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Salient: Victoria University Students' Paper. Vol. 30, No. 2. 1967.

Walking around a volcano

page 8

Walking around a volcano

Orbit Of China. Harrison Salisbury (Seeker and Warburg, UK Price 30/-), reviewed by Mark Franklin.

MR. Salisbury believes he has a very important message for his fellow Americans.

Crudely, it is this.

China has too many people and too little food.

This problem will get worse: Already if provides the "inner mechanism" which directs China policy.

Even now "engaged in full-scale preparation for war," the Chinese leaders are forced to look beyond their own borders for relief from these appalling pressures.

Mr. Salisbury is the veteran New York Times correspondent who recently wrote such interesting dispatches from North Vietnam. He gathered the material for this book on a 30,000-mile journey around the periphery of China, but could not get into China itself. Such an operation has its dangers.

It is like walking around a volcano, talking to the villagers who live on its slopes, and once or twice even peering into the crater; a day in the study of a vulcanologist would probably be more profitable if you really want to know how the volcano works.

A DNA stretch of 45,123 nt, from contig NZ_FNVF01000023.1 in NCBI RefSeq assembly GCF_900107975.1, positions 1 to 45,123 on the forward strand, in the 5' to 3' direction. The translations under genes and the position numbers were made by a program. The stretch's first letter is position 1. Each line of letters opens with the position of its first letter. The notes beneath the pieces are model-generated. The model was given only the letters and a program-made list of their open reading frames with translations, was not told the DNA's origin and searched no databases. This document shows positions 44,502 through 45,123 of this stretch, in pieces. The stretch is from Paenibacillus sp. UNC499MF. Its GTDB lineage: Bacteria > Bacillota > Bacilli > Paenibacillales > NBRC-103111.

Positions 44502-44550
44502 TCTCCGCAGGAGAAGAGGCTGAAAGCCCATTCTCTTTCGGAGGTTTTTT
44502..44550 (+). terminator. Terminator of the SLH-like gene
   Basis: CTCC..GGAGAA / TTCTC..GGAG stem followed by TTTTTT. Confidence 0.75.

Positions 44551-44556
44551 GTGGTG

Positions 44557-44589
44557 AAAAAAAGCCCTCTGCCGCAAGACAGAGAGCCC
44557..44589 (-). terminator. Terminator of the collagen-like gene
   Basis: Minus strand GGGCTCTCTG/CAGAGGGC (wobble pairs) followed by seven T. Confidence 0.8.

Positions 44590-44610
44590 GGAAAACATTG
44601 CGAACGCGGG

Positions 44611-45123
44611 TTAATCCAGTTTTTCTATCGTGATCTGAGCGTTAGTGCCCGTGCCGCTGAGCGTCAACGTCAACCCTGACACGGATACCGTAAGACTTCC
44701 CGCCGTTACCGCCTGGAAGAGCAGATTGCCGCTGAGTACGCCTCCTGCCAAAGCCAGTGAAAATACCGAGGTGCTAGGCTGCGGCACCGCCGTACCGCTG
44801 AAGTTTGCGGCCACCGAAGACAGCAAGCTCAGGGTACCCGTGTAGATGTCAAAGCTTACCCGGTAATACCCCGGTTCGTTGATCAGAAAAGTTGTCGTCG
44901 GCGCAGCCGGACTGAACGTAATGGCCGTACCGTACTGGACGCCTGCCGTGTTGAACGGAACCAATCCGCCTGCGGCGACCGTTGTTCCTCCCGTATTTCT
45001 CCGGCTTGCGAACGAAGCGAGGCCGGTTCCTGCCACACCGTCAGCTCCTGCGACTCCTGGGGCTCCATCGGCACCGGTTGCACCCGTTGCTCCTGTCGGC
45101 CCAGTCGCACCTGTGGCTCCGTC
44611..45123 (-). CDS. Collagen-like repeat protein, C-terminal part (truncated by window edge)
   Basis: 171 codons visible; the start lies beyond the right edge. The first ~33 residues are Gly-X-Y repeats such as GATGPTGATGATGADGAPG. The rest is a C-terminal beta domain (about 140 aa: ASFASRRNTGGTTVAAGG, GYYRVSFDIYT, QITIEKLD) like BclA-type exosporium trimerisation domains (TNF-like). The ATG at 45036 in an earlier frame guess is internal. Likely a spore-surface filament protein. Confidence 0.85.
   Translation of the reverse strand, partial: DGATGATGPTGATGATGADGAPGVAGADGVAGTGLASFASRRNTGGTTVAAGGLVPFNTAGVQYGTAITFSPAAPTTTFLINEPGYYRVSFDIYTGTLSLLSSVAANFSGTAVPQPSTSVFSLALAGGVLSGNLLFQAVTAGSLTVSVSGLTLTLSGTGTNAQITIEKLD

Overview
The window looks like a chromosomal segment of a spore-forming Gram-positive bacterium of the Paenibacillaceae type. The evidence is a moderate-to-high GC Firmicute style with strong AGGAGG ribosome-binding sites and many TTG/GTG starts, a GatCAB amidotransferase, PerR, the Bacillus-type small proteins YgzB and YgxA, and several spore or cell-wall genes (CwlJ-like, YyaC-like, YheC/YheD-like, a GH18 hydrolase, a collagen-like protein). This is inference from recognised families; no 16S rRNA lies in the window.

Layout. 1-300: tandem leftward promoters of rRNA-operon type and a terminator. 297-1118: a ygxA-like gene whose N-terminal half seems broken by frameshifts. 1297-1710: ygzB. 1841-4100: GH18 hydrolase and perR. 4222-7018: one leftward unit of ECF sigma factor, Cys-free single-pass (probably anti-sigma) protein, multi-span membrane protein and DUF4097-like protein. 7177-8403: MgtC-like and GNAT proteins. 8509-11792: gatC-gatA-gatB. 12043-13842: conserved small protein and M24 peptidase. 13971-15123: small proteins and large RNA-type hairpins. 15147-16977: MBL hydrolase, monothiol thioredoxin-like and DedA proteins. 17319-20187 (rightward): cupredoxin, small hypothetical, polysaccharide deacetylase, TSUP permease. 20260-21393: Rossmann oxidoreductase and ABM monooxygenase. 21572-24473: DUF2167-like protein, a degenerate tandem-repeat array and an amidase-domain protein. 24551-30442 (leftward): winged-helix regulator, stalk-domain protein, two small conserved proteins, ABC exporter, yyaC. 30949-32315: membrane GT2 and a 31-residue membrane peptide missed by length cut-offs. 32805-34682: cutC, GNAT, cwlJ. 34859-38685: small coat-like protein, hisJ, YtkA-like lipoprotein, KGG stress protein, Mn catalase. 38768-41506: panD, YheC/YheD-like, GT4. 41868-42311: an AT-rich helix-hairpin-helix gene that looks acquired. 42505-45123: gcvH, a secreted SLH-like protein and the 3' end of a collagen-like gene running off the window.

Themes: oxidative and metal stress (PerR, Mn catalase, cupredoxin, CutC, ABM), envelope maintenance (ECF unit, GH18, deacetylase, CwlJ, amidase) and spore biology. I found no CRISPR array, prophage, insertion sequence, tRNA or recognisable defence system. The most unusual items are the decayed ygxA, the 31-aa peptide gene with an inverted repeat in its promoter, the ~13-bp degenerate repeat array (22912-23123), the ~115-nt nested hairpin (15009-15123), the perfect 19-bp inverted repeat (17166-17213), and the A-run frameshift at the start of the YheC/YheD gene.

Mr. Salisbury asked a Russian in eastern Siberia what was going on across the frontier.

"The only thing I think is that they must be crazy," was the answer. Not very helpful.

The book falls between two stools. The description of Sikkim. Mongolia and Burma are very interesting and there is a good section on Japan's equivocal relations with China and Russia and the importance of her investment in Siberia. Here one senses an imaginative grasp of the future.

But the chapters on China are much too short, and by bad luck, somewhat overtaken by the latest events. There is no proper analysis of China's foreign and nuclear policy nor of her legitimate foreign interests. One just ends up with the impression of a new Mongol horde about to spread across the world, riding missiles instead of horses.

But if some of Mr. Salisbury's observations on China are questionable his conclusion seems unchallengeable: America must work for some sort of eventual understanding with China and be ready to help her with her problems.